amount of vascularity. (2.) Cystic adenoma consists of cysts which may 
have the size of a lentil to that of an egg; these contain much gelatinous 
fluid. Unlike the last variety there is little proliferation in the septa of the 
follicles; the cell-walls are liable to fatty or colloid degeneration. The 
large cystic sacs are frequently the seat of glandular neoplasms (Kokitan- 
sky); these are exogenous or intra -acinous; they may be found both to- 
gether or singly in a goitre. (3.) Adenoma which have a papillary pro- 
liferation of the limiting epithelium of the gland vesicles; the papillary 
excrescences are found normally in the dog and ape. This form constitutes 
the congenital goitre of the goat and calf. Papillary cysto-adenoma is 

more rare. 

Adenoma myxomatosum (folliculare et tubulare). This has a struct- 
ureless hyaline appearance, of basement tissue, which substance can- 
not be stained. It contains groups of gland cells of different sizes; it 
may present fibroid or calcareous degeneration in certain portions. The 


higher stages of development of this form of goitre may possess solid or 
hollow tubes, or projections. It belongs to the adenomatous group be- 
cause of its well-marked embryonic tissues,' it can attain considerable size 
and may occur in the young and old. Its glandular masses develop with 
the hyaline matrix and arise from the division of the nuclei of the gland 
cells. Its growth, as in the others, occurs at puberty, during the menstrual 
periods, or during pregnancy, and the rate of its growth depends upon the 
degree of vascularity; later when this becomes deficient the parts undergo 
the degenerations before mentioned. Increase of the blood supply is fol- 
lowed by increase of the solid gland masses and the proportionate diminu- 
tion of the hyaline matrix. Finally the larger gland masses may liquify. 
Adenoma cylindro-cellulare. He examined one specimen but without 
conclusive results. It is difficult to distinguish this form from carcinoma 
cylindro-cellulare, which latter, however, specially possesses papillary and 
dendritic vegetations, and the interstitial tissue is infiltrated with small 
cells. The preceding are the benignant forms of thyroid tumors; however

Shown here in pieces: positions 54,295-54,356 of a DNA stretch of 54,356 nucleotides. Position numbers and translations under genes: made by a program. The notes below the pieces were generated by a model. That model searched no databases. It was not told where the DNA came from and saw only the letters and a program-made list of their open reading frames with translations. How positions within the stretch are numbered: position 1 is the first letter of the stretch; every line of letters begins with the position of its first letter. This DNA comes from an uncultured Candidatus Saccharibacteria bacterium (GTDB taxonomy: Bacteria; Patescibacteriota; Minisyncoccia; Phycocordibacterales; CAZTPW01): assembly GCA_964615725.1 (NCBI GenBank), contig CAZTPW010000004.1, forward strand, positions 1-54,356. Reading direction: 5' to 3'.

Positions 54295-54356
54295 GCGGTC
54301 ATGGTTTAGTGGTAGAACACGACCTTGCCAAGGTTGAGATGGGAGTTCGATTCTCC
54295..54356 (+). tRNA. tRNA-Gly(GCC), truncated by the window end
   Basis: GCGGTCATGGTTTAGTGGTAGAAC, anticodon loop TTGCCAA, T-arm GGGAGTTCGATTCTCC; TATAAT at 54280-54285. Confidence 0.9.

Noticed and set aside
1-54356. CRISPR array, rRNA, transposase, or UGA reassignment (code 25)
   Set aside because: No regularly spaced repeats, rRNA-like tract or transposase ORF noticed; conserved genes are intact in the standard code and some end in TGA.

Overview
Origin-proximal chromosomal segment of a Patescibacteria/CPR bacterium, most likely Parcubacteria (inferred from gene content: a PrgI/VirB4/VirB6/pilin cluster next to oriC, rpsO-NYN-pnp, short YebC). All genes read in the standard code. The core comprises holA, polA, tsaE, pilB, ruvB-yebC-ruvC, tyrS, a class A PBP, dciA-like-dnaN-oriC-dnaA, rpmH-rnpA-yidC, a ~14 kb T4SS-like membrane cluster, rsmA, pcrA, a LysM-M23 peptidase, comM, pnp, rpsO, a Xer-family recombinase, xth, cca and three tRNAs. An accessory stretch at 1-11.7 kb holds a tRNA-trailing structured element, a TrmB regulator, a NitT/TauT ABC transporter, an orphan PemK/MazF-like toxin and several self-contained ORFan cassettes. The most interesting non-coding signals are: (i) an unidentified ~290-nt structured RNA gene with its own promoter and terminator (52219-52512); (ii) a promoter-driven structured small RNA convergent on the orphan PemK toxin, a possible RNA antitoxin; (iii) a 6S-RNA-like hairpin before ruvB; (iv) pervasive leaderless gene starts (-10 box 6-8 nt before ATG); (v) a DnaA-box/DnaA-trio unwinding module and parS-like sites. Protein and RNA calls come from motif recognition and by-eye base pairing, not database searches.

prominent degenerations may appear it is not necessary for that reason to 
make them special forms of goitre. As regards vascular goitre (struma 
vasculosa, struma aneurysmatica, struma angio-cavernosa, struma pul- 
sans), Liicke l has shown that capillaries, veins, or arteries may be per- 
manently or only temporarily dilated, but that in all such cases there is a 
goitrous formation, and that the condition of the vessels does not consti- 
tute the disease. It cannot be determined whether all adenomata of the 
thyroid are of congenital origin; it is difficult to determine whether all 
embryonic structures date from their foetal origin. 

Malignant forms of goitre may be classed as follows: — 

1. Malignant adenomata of the thyroid. 2. Carcinoma of the thyroid. 

3. Fibroid tumors of the thyroid. A. There is no record of Fibroma in 
literature, but the author of the article referred to has seen one specimen. 

4. A. Lipoma. B. Enchondroma; there is no recorded case; a few cases 
have been seen of osteo-enchondroma; true osteoma of the gland is doubt- 
ful. 5. Sarcoma. Wolffler reports cases of angio- cavernous and of giant- 
celled sarcoma, of alveolar angio-cavernous and of nmnd-celled sarcoma. 
G. Tuberculosis and syphilitic disease of the thyroid; a few of these eases 
are reported. 

Hemorrhages occur in goitre in the growth, and not in the normal 
gland tissue; all except traumatic effusions, are due to results of the dis- 

1 Quoted by Billroth & Pit I m. 1 Ian. 11,. d. all-, u. spec.Chir., Bd. 3,abt. 1, 1875. 


ease. They may be in the form of points, spots, or streaks; may be mis- 
taken for Inflammation owing to their dark-blood appearance; bleeding 
occurs much lesB rarely at one spot and which then diffuses. 'The areas 
of hemorrhage extend gradually at times; at others it occurs suddenly 
with symptoms of dyspnoea. In six reported cases where hemorrhages 
were present, no increase was noticed in the size of the tumor at periods 
of hemorrhage; all were women who hail had the disease for years. Blood 
extravasations replace the medullary suhstance of the gland. 

The rule is for the hemorrhages to be confined to the cortical layer; 
this is a thick capsule which sometimes itself contains medullary tissue. 
The resistance of this thick capsule prevents external rupture; this latter 
only occurs when the hemorrhage takes place in thin- walled cysts. It is 
often possible to shell out the gland from the capsule easily and without 
loss of hlood; and at other times free bleeding is encountered in the case 
of normal parenchyma. The subsequent changes in the extravasation are 
the same as are found in other organs (fatty degeneration, Cohnheinvs